The open-design movement currently unites two trends. On one hand, people apply their skills and time on projects for the common good, perhaps where funding or commercial interest is lacking, for developing countries or to help spread ecological or cheaper technologies. On the other hand, open design may provide a framework for developing advanced projects and technologies that might be beyond the resource of any single company or country and involve people who, without the copyleft mechanism, might not collaborate otherwise. There is now also a third trend, where these two methods come together to use high-tech open-source (e.g. 3D printing) but customized local solutions for sustainable development.[13]

Open machine design as compared to open-source software

The open-design movement is currently fairly nascent but holds great potential for the future. In some respects design and engineering are even more suited to open collaborative development than the increasingly common open-source software projects, because with 3D models and photographs the concept can often be understood visually. It is not even necessary that the project members speak the same languages to usefully collaborate.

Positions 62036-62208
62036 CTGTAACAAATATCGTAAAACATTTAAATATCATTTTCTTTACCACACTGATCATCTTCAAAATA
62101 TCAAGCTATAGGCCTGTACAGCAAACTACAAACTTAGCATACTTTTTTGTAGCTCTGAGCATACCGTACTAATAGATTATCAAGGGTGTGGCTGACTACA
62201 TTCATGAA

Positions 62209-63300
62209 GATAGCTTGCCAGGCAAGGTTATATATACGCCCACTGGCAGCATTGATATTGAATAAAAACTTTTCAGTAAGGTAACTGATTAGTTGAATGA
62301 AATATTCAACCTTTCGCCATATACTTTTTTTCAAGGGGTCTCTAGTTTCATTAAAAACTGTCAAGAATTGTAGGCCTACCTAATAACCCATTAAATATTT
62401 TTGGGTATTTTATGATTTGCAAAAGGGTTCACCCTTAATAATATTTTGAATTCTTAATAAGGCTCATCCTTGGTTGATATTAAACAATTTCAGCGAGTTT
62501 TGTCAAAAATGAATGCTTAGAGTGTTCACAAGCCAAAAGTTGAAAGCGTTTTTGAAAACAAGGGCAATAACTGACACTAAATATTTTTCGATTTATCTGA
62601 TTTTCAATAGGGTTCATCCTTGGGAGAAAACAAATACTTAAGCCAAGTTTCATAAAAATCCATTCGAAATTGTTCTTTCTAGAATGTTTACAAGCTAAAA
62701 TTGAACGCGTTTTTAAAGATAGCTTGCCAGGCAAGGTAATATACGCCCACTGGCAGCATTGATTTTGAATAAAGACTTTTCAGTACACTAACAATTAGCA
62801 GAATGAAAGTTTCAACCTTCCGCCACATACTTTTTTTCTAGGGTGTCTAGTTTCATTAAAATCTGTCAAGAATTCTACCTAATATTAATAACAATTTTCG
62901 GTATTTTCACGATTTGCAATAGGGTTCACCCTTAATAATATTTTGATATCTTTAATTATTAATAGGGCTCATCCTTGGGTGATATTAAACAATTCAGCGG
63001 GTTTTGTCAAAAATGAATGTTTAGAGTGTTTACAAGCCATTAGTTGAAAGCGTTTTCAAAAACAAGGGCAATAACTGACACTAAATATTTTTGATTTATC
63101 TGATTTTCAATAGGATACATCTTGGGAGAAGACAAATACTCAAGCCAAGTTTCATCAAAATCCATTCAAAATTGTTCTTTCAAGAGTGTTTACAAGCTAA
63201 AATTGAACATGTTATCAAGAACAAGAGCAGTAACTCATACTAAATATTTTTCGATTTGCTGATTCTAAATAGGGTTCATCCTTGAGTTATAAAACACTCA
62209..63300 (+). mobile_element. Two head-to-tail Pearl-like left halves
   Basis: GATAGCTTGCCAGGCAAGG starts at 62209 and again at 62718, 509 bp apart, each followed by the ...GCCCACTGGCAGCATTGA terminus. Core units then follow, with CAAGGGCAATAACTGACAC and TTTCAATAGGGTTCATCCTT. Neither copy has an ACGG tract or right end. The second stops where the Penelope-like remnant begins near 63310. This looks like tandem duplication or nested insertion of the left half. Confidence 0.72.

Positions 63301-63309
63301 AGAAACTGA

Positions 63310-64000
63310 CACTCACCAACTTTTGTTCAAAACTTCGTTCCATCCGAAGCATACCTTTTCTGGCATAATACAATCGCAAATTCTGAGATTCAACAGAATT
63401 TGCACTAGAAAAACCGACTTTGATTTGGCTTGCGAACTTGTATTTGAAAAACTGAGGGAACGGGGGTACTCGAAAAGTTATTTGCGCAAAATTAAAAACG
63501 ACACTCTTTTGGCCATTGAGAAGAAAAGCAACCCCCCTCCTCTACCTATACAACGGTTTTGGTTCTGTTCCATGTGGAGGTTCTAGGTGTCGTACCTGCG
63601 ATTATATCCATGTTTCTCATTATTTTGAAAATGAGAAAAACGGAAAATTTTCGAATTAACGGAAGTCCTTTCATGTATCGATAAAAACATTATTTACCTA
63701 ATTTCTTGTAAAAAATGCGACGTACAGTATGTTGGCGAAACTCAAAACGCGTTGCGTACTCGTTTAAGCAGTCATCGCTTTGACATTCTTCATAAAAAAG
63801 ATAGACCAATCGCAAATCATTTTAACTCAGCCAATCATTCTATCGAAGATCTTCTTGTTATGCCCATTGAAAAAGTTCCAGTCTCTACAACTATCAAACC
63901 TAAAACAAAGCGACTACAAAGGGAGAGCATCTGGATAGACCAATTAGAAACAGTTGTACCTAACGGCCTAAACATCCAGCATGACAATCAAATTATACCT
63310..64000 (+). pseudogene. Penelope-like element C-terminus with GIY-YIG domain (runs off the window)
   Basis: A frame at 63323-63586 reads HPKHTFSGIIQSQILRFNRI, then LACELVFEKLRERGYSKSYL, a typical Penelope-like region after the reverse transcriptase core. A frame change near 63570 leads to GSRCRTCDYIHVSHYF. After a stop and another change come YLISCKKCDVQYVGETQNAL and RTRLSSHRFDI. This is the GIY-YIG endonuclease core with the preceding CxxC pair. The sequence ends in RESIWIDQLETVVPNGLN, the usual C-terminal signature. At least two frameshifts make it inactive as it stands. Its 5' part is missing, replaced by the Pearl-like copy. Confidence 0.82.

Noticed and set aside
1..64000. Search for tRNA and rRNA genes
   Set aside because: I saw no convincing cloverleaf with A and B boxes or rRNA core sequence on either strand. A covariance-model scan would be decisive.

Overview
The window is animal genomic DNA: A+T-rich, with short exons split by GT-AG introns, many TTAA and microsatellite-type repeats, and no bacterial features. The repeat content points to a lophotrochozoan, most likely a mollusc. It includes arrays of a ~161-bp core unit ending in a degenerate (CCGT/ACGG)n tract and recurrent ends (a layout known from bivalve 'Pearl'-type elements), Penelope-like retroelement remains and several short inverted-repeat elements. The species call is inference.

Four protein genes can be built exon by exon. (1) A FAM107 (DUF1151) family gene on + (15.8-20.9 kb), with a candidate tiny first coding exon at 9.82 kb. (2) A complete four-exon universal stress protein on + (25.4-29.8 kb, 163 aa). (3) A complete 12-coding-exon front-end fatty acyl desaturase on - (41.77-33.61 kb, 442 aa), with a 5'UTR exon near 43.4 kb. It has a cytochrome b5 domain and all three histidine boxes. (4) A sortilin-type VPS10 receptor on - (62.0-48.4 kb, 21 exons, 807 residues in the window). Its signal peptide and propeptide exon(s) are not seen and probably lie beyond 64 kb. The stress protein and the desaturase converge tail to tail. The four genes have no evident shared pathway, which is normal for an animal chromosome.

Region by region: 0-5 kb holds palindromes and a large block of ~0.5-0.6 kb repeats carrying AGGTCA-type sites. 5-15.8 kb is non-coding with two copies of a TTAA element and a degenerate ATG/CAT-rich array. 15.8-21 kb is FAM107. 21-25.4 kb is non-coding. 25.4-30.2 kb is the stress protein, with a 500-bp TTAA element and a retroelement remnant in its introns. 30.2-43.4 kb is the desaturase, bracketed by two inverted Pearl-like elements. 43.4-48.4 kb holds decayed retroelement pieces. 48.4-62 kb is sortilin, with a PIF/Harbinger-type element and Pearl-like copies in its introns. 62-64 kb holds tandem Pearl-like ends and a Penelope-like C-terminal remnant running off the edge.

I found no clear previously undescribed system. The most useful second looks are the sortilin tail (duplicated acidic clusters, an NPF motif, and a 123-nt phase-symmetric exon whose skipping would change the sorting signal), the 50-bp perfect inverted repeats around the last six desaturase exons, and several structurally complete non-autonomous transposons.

However, there are certain barriers to overcome for open design when compared to software development where there are mature and widely used tools available and the duplication and distribution of code cost next to nothing. Creating, testing and modifying physical designs is not quite so straightforward because of the effort, time and cost required to create the physical artefact; although with access to emerging flexible computer-controlled manufacturing techniques the complexity and effort of construction can be significantly reduced (see tools mentioned in the fab lab article).